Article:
On second thoughts, and much more likely, she might be confusing it with him attempting to commit genocide in Genesis…

          • Dave Sanders  December 13, 2012

            It’s probably The Macra Terror you’re thinking of.

  6. Jenn Miller  December 13, 2012

    I am unreasonably excited to have Sue review Trial! ::squee!::

    And I had exactly the same reaction as she did when I saw the opening sequence for the first time, only 4 months ago. “This was made in 1986? No way!”

  7. charles yoakum  December 13, 2012

    yes, this one started off quite well, but sue hit the nail on the head taht the proceedings on Ravolox start to lose steam rather quickly. they run around, they talk, but it all comes a bit to naught. Colin and Nicola are on better terms and in better form aren’t they? the younger me loved the courtroom scenes as well, thinking that they payoff would something really damn cool that Robert Holmes could dream up.

    its very clear here that the anti violence crowd had their say, and that there was very little possible physical threat, so the problem is that the writers, in order to create drama, needed to come up with either non-specific violence (i.e. “it could blow up a part of the universe!”) or they needed to create more emotional drama as a consequence of failing (like marrying brian blessed). Or, hell, just add more comedy why don’t you?

    • Frankymole  December 14, 2012

      Although there was a big panic about crossbows, perhaps later than 1986, with lots of newspaper stories about teenagers shooting cats with them. So an odd choice, using one being shot for a cliffhanger.

  8. Simon Harries  December 13, 2012

    Loved the Salt Lake City comment best 🙂

    • Bestbrian  December 13, 2012


    • Rachel  December 14, 2012

      I think what Sue actually meant was “They come from Hildale?”

      I thought it was funny too – but, being from Salt Lake, sometimes I wish “haha, Mormons” wasn’t the only thing anybody ever thinks of when it’s brought up.

      • Wholahoop  December 16, 2012

        True, watch the QI Christmas Special episode (Groovy) with the eponymous Mr Tennant where the polygamy story was debunked. Interestingly Lee Mack suggests Bill Bailey should star in DW although casting him as the Osmond brother hidden in the attic writing all the songs did not come to pass

  9. Lewis Christian  December 13, 2012

    This one aint too bad, the next is iffy, the one after is average (one of Colin’s best, IMO) and the last one is marmite (I love it). Roll on the rest of the Trial.


    • encyclops  December 14, 2012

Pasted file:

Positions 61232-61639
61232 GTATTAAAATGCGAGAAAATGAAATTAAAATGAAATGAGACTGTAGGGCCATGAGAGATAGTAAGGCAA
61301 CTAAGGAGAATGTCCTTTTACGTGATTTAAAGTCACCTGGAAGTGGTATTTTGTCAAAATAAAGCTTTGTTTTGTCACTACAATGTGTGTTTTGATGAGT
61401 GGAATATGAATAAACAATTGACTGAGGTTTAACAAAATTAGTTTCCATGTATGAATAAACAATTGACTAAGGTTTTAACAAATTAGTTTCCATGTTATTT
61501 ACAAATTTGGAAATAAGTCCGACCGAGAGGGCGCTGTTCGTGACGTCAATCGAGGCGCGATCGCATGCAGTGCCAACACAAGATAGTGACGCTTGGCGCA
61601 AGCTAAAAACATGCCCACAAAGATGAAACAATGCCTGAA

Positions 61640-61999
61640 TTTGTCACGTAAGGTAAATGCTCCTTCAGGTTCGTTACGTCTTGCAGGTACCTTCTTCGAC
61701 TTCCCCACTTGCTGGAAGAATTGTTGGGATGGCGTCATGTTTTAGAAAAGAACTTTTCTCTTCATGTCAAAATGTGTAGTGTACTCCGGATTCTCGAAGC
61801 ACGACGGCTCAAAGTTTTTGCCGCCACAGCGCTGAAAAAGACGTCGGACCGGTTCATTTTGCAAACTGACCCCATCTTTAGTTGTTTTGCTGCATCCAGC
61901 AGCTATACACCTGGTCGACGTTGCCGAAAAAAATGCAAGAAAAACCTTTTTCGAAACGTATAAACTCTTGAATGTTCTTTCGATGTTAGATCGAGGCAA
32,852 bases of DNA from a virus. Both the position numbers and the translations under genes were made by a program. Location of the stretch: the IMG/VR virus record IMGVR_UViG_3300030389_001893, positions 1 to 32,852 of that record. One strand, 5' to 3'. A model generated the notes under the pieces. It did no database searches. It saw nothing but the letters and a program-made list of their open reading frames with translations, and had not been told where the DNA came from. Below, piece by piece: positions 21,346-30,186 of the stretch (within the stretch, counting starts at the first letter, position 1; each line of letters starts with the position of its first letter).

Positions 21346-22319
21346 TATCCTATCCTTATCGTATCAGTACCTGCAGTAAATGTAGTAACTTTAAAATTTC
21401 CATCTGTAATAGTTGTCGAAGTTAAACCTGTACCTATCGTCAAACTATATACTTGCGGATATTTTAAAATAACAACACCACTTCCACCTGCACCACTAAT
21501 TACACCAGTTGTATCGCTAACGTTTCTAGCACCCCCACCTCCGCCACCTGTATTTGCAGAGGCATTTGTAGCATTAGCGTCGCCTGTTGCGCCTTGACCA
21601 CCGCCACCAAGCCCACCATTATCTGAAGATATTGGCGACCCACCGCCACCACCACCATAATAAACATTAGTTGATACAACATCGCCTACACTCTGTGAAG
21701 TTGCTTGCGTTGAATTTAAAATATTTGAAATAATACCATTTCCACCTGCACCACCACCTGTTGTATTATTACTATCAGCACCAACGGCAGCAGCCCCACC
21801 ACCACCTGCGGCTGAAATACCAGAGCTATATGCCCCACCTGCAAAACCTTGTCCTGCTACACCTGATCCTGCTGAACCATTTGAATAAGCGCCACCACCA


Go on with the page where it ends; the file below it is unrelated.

Shockingly, I agree with YOU as well! Does that ever happen? 🙂 Well, except that I think the last one’s marmite and I DON’T love it, but we’ll talk about that soon enough.

  10. Adam Birch  December 13, 2012

    I still enjoy fairly sizeable chunks of this story. Even when “mailing it in”, Robert Holmes is good. The gunking is still a cringe moment and there are points where you can feel the production flying apart (though at the time of transmission I was fairly unaware of things behind the scenes).

    I like cheap gags, too. Unfortunately, my ex kept swallowing them. Ba-dum-pish!

  11. Ritch Famous  December 13, 2012

    Blimey, Sue is getting a bit precognitive.

  12. Fian Gengrig  December 13, 2012

    It all starts off so promisingly – I love the little mysteries set up to provide an enthralling season-long arc of building intrigue (sigh). Although I found it unmemorable and unengaging (and mostly annoying) when it was on, and also the second time I attempted it a few years ago, I enjoyed it much more recently. It’s quite an amiable romp really, if you’re not expecting too much, though it definitely loses momentum.

    I think it’s just too low-key for its importance in the timing of the show , though. After the 18-month hiatus, they really needed to have come back with a bang, and not just in the first 30 seconds. It’s no Twin Dilemma, but I think it was unexciting enough to give a good indication that Doctor Who was running out of steam generally. As an 11-year-old, I was really hoping for better things.

    • Fian Gengrig  December 13, 2012

      Also, the trouble with the spectacular opening shot is that it’s setting up a place where boring, talky things happen. It needed to be filled with soldiers barricading a corridor, like in Resurrection, or… *something*. It falls into the Star Wars I – III trap. It doesn’t matter how gorgeous it all looks, if it’s just people standing around speaking about tedious stuff, it’s still going to be boring. This is less boring than that, though, I wouldn’t want to tar ToaTL with the prequels brush. This is way more engaging.

      Also, rather than put itself on trial in order to comment on the things happening around the show, why not just make it good? Like, if your boss tells you you have to do a better job, it’s probably wiser just to make sure you do a better job, than dress up a bit like your boss and spend a lot of time pastiching him/her while you continue to do a mediocre job.

      • Thomas  December 16, 2012